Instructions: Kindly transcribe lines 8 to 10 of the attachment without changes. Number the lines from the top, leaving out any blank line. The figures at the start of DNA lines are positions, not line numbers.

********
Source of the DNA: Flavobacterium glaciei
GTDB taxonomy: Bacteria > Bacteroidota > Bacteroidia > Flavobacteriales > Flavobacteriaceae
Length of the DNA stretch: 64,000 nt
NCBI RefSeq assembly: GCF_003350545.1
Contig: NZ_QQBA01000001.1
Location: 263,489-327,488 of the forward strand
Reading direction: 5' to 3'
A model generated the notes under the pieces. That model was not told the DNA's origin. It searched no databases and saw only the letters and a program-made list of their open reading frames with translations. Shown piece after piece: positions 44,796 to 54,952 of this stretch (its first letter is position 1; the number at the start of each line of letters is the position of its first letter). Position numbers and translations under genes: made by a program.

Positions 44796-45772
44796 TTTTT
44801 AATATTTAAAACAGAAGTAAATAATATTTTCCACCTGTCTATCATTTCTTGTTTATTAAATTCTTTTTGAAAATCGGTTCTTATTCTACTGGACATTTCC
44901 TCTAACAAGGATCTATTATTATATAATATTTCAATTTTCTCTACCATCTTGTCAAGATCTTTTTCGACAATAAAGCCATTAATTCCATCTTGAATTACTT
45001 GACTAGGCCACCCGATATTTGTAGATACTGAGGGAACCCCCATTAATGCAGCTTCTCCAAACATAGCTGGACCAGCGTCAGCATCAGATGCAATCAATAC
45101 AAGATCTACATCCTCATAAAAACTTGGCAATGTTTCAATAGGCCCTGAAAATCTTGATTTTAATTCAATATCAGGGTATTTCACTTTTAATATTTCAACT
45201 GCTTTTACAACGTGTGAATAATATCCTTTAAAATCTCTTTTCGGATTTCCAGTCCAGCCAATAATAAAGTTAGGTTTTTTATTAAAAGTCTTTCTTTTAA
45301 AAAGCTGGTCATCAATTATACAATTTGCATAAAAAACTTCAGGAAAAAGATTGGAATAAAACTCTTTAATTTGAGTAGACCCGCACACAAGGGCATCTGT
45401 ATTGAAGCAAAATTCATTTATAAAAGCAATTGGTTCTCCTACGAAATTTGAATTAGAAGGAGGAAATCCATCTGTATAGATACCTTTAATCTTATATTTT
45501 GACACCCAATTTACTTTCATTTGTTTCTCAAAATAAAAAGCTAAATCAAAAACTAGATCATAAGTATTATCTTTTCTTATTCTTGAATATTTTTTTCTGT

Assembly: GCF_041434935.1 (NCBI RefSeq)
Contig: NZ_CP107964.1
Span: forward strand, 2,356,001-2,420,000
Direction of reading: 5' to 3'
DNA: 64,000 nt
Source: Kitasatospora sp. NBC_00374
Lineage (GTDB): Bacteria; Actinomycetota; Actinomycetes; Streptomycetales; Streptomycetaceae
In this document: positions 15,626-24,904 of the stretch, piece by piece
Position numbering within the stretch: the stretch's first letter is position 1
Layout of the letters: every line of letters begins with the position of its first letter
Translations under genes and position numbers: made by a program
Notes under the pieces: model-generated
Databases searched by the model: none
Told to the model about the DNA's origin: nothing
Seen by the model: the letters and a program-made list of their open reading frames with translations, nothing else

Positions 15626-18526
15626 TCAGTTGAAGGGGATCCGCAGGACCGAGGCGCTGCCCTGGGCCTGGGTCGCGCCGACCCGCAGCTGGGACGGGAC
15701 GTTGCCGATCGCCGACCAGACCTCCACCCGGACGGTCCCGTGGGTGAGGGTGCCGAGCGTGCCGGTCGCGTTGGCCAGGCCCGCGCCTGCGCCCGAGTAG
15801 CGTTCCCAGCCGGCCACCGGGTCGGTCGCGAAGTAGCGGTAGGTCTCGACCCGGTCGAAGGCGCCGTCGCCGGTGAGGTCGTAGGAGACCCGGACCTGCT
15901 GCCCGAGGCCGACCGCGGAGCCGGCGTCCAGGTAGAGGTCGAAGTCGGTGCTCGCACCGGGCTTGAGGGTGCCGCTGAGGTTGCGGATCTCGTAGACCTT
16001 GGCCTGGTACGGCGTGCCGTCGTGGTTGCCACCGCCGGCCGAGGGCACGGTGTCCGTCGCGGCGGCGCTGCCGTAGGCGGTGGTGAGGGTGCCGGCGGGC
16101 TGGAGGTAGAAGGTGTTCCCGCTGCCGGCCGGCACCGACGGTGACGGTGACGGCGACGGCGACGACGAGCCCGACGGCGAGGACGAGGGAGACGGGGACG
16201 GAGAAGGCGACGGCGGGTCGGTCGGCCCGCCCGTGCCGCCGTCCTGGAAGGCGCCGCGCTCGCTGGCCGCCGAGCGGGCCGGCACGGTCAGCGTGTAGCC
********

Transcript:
A model generated the notes under the pieces. That model was not told the DNA's origin. It searched no databases and saw only the letters and a program-made list of their open reading frames with translations. Shown piece after piece: positions 44,796 to 54,952 of this stretch (its first letter is position 1; the number at the start of each line of letters is the position of its first letter). Position numbers and translations under genes: made by a program.

Positions 44796-45772
44796 TTTTT